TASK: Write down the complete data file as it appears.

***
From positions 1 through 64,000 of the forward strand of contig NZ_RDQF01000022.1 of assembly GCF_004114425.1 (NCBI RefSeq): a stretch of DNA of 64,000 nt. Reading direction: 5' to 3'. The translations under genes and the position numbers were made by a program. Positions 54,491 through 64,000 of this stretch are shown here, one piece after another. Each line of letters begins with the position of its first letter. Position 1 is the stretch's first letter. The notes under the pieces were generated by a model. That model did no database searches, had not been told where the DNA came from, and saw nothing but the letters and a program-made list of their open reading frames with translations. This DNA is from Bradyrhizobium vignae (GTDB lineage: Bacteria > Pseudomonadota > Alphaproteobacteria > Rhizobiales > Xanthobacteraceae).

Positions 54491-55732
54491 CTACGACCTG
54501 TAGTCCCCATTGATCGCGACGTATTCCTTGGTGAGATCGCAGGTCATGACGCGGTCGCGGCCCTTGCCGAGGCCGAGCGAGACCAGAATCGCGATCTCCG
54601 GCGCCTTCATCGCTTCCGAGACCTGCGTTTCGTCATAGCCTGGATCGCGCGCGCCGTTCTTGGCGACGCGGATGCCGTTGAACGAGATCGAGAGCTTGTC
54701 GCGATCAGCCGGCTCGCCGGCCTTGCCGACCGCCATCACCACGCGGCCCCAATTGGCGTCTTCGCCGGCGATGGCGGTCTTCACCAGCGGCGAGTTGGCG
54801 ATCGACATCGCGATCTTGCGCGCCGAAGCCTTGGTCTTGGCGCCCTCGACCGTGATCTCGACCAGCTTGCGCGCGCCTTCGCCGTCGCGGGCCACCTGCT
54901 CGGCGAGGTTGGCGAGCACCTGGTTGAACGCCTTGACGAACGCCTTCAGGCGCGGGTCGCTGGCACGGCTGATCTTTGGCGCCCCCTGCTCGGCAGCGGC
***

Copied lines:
From positions 1 through 64,000 of the forward strand of contig NZ_RDQF01000022.1 of assembly GCF_004114425.1 (NCBI RefSeq): a stretch of DNA of 64,000 nt. Reading direction: 5' to 3'. The translations under genes and the position numbers were made by a program. Positions 54,491 through 64,000 of this stretch are shown here, one piece after another. Each line of letters begins with the position of its first letter. Position 1 is the stretch's first letter. The notes under the pieces were generated by a model. That model did no database searches, had not been told where the DNA came from, and saw nothing but the letters and a program-made list of their open reading frames with translations. This DNA is from Bradyrhizobium vignae (GTDB lineage: Bacteria > Pseudomonadota > Alphaproteobacteria > Rhizobiales > Xanthobacteraceae).

Positions 54491-55732
54491 CTACGACCTG
54501 TAGTCCCCATTGATCGCGACGTATTCCTTGGTGAGATCGCAGGTCATGACGCGGTCGCGGCCCTTGCCGAGGCCGAGCGAGACCAGAATCGCGATCTCCG
54601 GCGCCTTCATCGCTTCCGAGACCTGCGTTTCGTCATAGCCTGGATCGCGCGCGCCGTTCTTGGCGACGCGGATGCCGTTGAACGAGATCGAGAGCTTGTC
54701 GCGATCAGCCGGCTCGCCGGCCTTGCCGACCGCCATCACCACGCGGCCCCAATTGGCGTCTTCGCCGGCGATGGCGGTCTTCACCAGCGGCGAGTTGGCG
54801 ATCGACATCGCGATCTTGCGCGCCGAAGCCTTGGTCTTGGCGCCCTCGACCGTGATCTCGACCAGCTTGCGCGCGCCTTCGCCGTCGCGGGCCACCTGCT
54901 CGGCGAGGTTGGCGAGCACCTGGTTGAACGCCTTGACGAACGCCTTCAGGCGCGGGTCGCTGGCACGGCTGATCTTTGGCGCCCCCTGCTCGGCAGCGGC